Hello all you lovely followers of mine! I know it’s been a really long time since I’ve posted but I have something that I’m really eager to share with everyone! My freshman year of college (Fall 2013) I had to write a paper placing myself in the shoes of someone I couldn’t relate to. The assignment was called the Diversity Role and seeing how I never miss an opportunity to spread word about the DREAM Act, I wrote as though I was an undocumented immigrant. My professor was hesitant about my topic because it was “controversial” and a “political hot topic,” but I assured him I wasn’t going to offend anyone and that I knew what I was talking about. After I presented the paper to my class, everyone was so interested in it that I was able to answer a ton of questions and tell everyone about my experience volunteering with the Indiana Undocumented Youth Alliance. Here’s the paper that sparked a great discussion:
Guero Loco, on the right, is one of my idols for quite a few reasons. I first learned about him when I found out that he was going to perform at Fiesta Indianapolis in 2011. I was extremely intrigued by the fact that he’s Caucasian, yet he raps in Spanish. I just had to listen to this man with such a unique style and I loved every second of it. I went over to my friend’s house after listening to his songs & we were both dancing to them the rest of the day. When Fiesta Indianapolis finally came around, we ran to the front to see GL perform. He was accompanied by Alyssa B. singing the DREAM Act song (which I’ve posted a few times).
It was that performance right there that got me interested in the DREAM Act. So as you can see, Guero has influenced me a lot more than he knows. I loved how passionate he was about the DREAM Act. I could sense the conviction and sincerity in his voice. It was obvious that he really cared for the DREAMers. I loved how much energy he put into his performance and how the crowd reacted to him. I began researching the DREAM Act the second I got home and I am a very strong supporter of it today.
Guero Loco is heavily involved in the Latino community, not just in Indiana but all over, doing everything he can to support DREAMers. He didn’t just make a song about the DREAM Act, he’s actively working to encourage it to be passed. Actually, GL was recently involved with the sit-ins of President Obama’s campaign offices to urge the president to pass the executive order that would prevent the deportation of DREAMers.
He cares about these undocumented youth and he constantly posts updates on his Facebook page about immigration news and advice. Guero Loco is the first person that I learn news from and he always posts articles on his page. One thing that I can honestly say is that I have never seen him post anything negative. He provides excellent advice and he wants to- and has been- helping the community come closer together. So much can be achieved through a pure heart, determination, and good music!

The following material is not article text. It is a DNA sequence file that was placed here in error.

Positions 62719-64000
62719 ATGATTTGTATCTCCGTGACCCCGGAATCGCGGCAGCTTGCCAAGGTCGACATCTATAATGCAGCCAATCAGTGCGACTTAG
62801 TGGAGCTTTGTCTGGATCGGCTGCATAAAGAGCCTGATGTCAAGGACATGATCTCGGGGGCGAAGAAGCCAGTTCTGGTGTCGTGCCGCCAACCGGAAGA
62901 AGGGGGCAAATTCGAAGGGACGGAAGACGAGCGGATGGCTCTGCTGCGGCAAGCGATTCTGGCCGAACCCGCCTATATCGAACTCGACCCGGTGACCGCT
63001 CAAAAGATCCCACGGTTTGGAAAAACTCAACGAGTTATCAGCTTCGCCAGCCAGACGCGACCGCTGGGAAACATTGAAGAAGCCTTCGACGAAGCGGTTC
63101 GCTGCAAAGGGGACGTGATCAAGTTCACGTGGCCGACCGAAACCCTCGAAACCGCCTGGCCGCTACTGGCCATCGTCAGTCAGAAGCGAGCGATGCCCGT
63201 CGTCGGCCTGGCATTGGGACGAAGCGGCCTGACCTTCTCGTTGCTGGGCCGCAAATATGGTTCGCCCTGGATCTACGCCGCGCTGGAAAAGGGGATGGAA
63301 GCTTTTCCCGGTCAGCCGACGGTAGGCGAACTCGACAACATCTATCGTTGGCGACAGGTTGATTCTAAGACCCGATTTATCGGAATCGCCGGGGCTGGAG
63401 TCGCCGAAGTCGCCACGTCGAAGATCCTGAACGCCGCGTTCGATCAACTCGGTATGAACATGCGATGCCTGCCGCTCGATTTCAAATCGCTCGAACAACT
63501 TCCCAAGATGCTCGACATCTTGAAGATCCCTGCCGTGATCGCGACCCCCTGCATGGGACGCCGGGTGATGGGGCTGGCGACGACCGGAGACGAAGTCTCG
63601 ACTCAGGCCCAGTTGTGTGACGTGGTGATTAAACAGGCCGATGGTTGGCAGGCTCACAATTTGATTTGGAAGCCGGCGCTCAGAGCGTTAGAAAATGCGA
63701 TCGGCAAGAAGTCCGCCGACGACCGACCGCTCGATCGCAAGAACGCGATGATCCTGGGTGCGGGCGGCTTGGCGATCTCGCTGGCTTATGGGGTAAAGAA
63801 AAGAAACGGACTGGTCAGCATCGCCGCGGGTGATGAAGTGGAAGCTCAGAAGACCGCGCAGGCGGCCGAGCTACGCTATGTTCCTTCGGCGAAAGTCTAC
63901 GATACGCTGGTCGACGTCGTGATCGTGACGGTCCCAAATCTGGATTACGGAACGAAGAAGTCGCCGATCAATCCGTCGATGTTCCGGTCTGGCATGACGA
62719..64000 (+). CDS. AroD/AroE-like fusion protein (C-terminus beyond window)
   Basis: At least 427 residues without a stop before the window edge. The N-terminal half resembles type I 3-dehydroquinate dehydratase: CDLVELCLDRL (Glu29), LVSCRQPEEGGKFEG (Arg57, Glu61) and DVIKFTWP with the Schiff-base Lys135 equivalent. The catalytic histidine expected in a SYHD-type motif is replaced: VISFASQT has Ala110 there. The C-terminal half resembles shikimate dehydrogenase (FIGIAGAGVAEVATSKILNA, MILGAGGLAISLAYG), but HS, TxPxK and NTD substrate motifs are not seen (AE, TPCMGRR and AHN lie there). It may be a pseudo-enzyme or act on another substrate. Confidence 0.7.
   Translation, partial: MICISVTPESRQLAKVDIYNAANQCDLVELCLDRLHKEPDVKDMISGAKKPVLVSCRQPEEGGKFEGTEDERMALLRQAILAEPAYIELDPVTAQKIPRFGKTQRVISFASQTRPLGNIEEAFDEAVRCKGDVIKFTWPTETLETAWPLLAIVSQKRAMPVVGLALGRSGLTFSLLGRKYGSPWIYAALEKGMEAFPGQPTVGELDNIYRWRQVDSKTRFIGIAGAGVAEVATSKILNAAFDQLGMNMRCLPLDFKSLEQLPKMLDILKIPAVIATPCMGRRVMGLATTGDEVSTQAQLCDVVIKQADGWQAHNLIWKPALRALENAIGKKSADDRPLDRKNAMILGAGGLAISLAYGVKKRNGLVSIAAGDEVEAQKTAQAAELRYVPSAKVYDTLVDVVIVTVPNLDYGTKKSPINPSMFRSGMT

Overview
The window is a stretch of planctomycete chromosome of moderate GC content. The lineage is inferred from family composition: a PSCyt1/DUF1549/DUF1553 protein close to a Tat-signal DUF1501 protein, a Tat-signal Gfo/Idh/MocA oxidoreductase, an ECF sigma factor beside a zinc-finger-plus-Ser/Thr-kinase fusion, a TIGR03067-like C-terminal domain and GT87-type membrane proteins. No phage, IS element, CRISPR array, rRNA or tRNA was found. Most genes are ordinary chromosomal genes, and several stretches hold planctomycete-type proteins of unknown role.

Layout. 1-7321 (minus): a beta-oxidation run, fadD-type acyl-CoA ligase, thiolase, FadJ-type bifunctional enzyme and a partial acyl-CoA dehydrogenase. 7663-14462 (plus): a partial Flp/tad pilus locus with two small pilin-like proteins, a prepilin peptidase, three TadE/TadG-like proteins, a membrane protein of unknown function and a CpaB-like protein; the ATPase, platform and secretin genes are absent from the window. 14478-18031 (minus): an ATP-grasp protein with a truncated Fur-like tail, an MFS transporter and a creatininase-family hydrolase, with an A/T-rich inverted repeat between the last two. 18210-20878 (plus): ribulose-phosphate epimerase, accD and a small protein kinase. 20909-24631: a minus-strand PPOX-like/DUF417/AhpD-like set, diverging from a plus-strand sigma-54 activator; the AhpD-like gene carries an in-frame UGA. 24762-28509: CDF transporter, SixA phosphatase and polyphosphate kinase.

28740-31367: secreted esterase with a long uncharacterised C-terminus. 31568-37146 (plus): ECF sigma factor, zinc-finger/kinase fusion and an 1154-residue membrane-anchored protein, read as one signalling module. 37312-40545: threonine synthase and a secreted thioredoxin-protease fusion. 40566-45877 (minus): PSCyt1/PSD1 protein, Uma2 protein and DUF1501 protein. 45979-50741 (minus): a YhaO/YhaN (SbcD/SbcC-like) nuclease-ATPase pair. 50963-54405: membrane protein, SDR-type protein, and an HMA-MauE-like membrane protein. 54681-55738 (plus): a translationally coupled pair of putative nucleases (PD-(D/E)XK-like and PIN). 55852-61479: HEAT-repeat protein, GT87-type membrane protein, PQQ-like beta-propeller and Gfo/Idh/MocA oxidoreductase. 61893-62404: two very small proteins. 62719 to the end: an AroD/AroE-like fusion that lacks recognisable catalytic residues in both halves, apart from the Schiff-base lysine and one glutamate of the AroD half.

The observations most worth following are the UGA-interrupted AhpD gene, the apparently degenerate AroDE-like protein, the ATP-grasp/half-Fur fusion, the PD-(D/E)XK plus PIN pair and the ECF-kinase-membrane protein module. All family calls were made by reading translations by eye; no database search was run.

I remember when I was voting for him to win the Chicago Music Awards and my friends told me that they didn’t know who he was. I grabbed my phone and started playing his songs before they could even finish their sentences. We spent the whole lunch period jamming to his music and they all voted for him. I was so happy for him when he won!
When I learned that Guero was performing at the first annual Indiana Latino Expo, I knew that I had to go. I wasn’t going to miss that performance for the world (Sorry world). My friend and I were walking around the expo when I saw that his booth was right next to us. I went over to it and we began talking. I bought one of his CDs and he autographed it for me! I did a horrible job of masking my excitement. He asked me if I was going to the concert later in the day and I eagerly replied that I was. I was so stoked that I could barely contain myself for these reasons:
He had already known my name from Facebook.
He autographed my CD.
I finally bought the CD.
I met one of the people who I look up to.
I couldn’t wait to see him perform again.
Guero Loco then introduced me to Malik Rain, one of the artists that he collaborates with and featured in the first photo on the left, and I learned that Malik also sings in Spanish. I thought it was so cool that none of us are Hispanic/Latino, yet we all speak the language and love it so much. I just love how they are so passionate about it that it helped to shape their music careers and interests. I was always told that I was ‘weird’ for speaking Spanish although I am African American, but the truth of the matter is that it’s not weird at all! Guero Loco, Malik Rain, and Alyssa B. all taught me that I can be exactly who I am and that my interests and the languages that I speak doesn’t change who I am on the inside.
By choosing to learn about another culture you choose to open your life up to a whole other world. Don’t be afraid, you have nothing to lose and everything to gain- GL
I had been waiting all day to see him perform and I was determined not to miss it. My friend and I were outside at a booth because she was trying to win a prize. I heard Guero’s voice inside and I quickly grabbed my friend and ran in. I took a seat in the front row and eagerly listened to them (I would post the video but the sound on my phone is horrible).